"A portrait is a picture in which there is just a tiny little something not quite right about the mouth." -- John Singer Sargent

Sunday, June 14, 2020

Gerhard van Suchtelen

This c. 1666 portrait of Gerhard van Suchtelen by Gerhard Ter Borch the Younger hangs in the National Gallery of Art in Washington, DC.
In this intimate full-length portrait, the Deventer burgomaster (chief magistrate) Gerhard van Suchtelen (1640–1722) stands gracefully in a domestic interior gazing out at the viewer with an air of restrained elegance. Deventer, located in the province of Overijssel in the eastern portion of the Netherlands, held tightly to tradition and conservative values, qualities that Gerhard conveys with his somber black attire: a full, short black cloak over an abbreviated, partly unbuttoned doublet, wide petticoat breeches trimmed at the hem, and black ribbons adorning his square-toed shoes. Gerhard's black hat rests casually on the table, as though he had just removed it after entering the room—a motif that helps endow the composition with a sense of naturalism Ter Borch conceived this portrait of Gerhard van Suchtelen as a pendant, or companion piece, to a portrait of Gerhard's wife, Maria van Suchtelen (1642–1730) (see the Gallery's Maria van Suchtelen, 2014.136.47). In both, light illuminates the scene from the upper right as the sitters pose before a red velvet chair and table. The plain simplicity of the interior setting in which Gerhard stands contrasts with the refined and delicate brushwork modelling him and his clothes.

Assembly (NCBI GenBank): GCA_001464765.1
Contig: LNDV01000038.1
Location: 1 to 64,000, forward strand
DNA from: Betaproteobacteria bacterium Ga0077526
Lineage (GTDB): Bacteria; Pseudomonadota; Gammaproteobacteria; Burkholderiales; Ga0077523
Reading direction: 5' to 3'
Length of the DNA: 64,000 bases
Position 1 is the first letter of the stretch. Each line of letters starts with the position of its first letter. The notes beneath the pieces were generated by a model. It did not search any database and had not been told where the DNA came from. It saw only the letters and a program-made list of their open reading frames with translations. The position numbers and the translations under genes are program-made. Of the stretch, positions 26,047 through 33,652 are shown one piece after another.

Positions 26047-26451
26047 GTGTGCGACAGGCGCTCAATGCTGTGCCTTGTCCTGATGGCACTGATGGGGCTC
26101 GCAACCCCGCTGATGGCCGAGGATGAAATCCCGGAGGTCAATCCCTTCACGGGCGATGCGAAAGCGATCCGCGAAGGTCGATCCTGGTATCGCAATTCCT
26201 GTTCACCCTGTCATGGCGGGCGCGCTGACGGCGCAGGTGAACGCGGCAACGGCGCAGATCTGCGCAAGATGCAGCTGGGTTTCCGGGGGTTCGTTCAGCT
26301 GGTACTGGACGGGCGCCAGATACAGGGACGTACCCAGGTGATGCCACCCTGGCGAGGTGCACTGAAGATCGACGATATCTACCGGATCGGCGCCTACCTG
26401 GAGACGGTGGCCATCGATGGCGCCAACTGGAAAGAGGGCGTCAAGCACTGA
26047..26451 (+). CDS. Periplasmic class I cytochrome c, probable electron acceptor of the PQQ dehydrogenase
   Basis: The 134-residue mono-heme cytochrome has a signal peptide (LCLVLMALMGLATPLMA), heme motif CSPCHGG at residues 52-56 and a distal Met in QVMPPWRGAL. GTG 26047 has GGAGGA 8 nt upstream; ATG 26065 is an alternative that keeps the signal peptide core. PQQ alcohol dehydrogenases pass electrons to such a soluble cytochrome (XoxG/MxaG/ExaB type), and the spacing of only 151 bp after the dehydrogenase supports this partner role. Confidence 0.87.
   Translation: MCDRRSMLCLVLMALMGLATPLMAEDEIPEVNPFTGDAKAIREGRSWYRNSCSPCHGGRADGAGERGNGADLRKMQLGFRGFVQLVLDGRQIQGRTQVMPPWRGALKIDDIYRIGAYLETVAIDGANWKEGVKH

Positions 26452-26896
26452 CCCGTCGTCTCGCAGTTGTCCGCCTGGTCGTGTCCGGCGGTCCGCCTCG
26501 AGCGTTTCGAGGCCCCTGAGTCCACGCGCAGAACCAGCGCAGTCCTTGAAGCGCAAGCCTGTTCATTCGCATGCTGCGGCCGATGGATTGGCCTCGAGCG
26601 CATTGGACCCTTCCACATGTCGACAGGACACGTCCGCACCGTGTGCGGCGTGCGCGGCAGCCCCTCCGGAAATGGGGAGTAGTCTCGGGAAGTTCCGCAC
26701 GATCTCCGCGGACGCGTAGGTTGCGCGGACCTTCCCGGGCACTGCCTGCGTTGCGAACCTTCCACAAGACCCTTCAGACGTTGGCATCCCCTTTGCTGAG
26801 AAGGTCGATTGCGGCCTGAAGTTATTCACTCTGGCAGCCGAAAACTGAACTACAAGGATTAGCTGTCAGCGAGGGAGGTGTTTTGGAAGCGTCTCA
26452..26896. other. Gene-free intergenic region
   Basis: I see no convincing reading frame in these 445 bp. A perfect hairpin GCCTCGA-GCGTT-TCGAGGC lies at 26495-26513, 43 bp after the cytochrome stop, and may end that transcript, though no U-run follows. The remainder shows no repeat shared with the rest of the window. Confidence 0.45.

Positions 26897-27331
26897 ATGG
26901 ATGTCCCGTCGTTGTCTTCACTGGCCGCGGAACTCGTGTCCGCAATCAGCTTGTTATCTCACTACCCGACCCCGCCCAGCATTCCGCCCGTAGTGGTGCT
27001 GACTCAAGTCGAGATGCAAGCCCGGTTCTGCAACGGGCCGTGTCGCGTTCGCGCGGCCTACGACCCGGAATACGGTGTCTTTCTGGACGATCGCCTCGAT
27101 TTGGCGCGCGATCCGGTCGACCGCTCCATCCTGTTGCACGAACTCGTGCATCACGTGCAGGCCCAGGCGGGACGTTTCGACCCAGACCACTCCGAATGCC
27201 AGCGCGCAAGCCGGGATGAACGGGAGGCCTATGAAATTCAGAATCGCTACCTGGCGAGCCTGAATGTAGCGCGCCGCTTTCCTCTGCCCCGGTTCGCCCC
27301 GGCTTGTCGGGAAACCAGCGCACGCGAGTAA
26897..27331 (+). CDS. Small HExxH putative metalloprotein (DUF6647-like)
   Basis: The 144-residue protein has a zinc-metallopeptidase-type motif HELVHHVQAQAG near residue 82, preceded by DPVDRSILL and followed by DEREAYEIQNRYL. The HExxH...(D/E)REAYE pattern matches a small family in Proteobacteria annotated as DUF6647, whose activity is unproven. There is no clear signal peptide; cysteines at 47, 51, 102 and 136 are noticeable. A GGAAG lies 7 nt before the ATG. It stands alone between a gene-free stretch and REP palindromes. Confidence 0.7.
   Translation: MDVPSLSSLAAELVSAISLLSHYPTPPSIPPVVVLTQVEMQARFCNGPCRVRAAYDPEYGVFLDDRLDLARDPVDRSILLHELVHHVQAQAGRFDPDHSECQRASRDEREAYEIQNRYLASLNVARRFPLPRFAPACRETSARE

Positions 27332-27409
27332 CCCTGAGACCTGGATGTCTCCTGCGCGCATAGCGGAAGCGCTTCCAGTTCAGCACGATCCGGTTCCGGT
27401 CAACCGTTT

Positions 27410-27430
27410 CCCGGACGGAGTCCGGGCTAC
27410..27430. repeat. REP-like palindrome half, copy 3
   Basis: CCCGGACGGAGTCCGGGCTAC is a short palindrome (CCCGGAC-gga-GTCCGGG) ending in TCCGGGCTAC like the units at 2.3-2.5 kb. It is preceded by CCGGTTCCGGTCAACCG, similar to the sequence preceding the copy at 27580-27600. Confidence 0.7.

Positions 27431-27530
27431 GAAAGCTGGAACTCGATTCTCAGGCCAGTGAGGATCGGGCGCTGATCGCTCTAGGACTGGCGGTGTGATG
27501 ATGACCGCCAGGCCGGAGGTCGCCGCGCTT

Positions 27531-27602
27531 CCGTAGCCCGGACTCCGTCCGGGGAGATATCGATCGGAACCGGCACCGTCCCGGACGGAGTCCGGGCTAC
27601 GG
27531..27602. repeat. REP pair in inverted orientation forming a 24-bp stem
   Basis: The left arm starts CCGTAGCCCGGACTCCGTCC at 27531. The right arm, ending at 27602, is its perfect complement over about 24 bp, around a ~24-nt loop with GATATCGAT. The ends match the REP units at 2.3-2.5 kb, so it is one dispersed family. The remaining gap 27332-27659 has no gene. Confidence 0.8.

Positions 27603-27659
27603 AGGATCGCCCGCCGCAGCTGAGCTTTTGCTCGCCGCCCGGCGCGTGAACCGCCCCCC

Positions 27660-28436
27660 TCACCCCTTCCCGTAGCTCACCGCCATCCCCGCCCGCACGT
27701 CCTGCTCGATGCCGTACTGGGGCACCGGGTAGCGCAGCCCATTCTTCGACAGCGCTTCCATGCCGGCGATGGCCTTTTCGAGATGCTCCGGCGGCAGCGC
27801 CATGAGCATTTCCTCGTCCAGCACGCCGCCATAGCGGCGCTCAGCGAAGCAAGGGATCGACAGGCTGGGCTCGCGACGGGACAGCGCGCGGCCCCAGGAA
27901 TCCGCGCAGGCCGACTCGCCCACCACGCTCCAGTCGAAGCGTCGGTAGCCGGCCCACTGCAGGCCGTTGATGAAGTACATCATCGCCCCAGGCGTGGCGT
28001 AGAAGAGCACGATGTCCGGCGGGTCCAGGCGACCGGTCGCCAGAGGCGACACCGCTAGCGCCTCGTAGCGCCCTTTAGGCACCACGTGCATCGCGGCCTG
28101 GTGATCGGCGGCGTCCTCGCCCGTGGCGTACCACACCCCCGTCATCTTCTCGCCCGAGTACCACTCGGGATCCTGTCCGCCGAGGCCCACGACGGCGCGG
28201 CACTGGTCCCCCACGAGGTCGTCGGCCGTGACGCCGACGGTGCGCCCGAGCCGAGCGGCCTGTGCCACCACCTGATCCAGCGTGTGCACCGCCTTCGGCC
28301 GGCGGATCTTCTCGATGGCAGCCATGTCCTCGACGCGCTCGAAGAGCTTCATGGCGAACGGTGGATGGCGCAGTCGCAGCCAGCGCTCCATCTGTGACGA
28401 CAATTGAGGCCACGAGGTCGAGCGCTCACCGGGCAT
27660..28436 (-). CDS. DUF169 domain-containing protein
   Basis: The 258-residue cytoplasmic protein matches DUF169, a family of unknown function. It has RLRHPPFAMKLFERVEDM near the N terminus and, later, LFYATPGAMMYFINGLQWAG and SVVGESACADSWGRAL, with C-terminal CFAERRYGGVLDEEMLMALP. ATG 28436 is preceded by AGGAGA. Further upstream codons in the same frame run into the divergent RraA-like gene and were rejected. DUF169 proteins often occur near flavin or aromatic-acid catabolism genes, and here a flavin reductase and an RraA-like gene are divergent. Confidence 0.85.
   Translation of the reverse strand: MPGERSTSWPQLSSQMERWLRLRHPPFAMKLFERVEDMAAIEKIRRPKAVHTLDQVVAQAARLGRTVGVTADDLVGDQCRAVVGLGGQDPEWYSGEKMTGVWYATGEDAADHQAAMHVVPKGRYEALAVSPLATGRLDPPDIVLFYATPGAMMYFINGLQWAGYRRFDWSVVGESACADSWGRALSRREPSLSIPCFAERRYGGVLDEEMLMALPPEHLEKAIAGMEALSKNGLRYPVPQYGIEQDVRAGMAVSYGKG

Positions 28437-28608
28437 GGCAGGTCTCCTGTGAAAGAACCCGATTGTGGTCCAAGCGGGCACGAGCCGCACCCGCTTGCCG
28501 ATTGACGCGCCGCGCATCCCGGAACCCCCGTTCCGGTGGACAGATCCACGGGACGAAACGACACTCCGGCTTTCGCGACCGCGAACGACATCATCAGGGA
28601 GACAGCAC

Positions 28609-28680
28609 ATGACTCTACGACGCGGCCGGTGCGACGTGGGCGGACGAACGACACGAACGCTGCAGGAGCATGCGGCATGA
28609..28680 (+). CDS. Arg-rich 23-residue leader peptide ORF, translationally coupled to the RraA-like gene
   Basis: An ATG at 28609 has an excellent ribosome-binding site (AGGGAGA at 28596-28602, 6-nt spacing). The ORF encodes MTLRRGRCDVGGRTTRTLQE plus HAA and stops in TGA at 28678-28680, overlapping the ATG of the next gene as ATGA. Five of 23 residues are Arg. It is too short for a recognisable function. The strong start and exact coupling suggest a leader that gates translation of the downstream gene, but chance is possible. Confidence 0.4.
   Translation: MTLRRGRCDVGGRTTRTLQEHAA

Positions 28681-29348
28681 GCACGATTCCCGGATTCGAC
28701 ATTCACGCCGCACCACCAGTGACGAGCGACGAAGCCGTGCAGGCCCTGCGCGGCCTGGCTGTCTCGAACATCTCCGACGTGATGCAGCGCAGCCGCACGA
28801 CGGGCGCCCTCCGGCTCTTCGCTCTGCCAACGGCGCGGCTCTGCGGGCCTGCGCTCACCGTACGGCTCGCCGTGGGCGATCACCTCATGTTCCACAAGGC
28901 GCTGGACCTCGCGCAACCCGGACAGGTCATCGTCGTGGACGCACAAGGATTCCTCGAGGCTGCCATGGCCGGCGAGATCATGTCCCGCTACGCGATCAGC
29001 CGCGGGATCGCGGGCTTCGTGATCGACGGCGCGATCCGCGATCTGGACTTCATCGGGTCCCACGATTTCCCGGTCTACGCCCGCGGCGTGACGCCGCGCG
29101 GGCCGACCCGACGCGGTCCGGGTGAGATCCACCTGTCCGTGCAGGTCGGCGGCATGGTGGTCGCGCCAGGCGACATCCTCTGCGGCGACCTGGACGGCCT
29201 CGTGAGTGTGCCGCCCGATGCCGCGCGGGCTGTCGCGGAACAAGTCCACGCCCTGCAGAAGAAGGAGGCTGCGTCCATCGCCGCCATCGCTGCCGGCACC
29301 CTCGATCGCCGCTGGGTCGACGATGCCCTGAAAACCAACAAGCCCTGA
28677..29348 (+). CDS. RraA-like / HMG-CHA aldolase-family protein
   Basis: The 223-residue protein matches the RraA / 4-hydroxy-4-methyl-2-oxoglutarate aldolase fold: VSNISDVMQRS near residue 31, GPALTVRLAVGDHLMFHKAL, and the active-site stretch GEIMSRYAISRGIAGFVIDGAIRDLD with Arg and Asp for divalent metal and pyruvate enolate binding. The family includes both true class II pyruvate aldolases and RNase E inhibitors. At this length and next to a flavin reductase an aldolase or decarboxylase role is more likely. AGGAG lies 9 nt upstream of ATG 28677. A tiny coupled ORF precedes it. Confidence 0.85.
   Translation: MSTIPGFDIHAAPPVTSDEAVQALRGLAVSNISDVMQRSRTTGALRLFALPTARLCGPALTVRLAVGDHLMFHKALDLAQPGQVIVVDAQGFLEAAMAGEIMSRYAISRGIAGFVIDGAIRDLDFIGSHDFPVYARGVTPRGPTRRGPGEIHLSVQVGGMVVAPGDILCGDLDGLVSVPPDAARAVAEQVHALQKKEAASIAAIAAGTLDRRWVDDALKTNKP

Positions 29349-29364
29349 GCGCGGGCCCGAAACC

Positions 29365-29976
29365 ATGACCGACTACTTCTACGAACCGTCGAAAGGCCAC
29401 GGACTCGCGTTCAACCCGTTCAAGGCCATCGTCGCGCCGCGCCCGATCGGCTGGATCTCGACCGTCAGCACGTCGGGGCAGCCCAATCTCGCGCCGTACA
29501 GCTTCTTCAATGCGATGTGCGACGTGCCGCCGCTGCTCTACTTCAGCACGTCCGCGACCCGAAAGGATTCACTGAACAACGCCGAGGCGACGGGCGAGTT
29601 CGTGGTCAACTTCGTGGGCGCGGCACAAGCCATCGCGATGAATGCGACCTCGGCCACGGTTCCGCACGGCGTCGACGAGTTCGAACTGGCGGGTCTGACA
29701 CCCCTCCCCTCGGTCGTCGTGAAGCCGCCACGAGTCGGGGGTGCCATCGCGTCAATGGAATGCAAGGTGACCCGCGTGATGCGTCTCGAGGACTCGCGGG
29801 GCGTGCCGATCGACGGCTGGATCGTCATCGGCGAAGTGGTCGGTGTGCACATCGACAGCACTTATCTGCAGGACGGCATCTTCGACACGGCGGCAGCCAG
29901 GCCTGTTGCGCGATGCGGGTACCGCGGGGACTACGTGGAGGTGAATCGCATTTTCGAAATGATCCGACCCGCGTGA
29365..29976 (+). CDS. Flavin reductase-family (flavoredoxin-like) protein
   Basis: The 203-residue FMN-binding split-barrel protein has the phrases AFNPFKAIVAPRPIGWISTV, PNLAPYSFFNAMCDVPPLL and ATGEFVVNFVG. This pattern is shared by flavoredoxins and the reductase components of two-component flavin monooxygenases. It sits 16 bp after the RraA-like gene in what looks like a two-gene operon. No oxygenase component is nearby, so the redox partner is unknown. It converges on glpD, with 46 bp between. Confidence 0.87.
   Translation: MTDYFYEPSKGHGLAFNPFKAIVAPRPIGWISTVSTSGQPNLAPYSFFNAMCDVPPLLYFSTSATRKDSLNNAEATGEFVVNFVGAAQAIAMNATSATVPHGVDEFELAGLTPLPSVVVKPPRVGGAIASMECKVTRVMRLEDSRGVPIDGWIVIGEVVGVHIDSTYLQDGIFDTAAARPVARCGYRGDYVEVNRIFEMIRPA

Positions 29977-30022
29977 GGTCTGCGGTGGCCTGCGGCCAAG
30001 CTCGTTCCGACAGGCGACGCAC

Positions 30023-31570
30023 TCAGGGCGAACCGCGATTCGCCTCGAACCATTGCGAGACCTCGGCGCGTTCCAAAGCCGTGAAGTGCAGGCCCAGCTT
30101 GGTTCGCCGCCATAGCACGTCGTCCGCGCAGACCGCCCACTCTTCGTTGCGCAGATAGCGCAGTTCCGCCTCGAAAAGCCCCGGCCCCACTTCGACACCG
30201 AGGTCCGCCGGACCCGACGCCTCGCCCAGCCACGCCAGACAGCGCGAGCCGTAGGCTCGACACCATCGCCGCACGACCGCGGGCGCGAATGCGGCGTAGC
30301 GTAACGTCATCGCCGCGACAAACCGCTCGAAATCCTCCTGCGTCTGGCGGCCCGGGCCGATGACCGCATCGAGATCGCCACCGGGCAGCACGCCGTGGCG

During the 1660s, Ter Borch was the leading portrait painter of the Deventer elite, and he developed a style of full-length portraiture that reinforced its conservative traditions. The remarkable delicacy of Ter Borch's brushwork allowed him to capture the individuality of each sitter. As in this portrait, Ter Borch's intent was to present an exacting likeness while also reflecting the sitter's status within the community -- NPG

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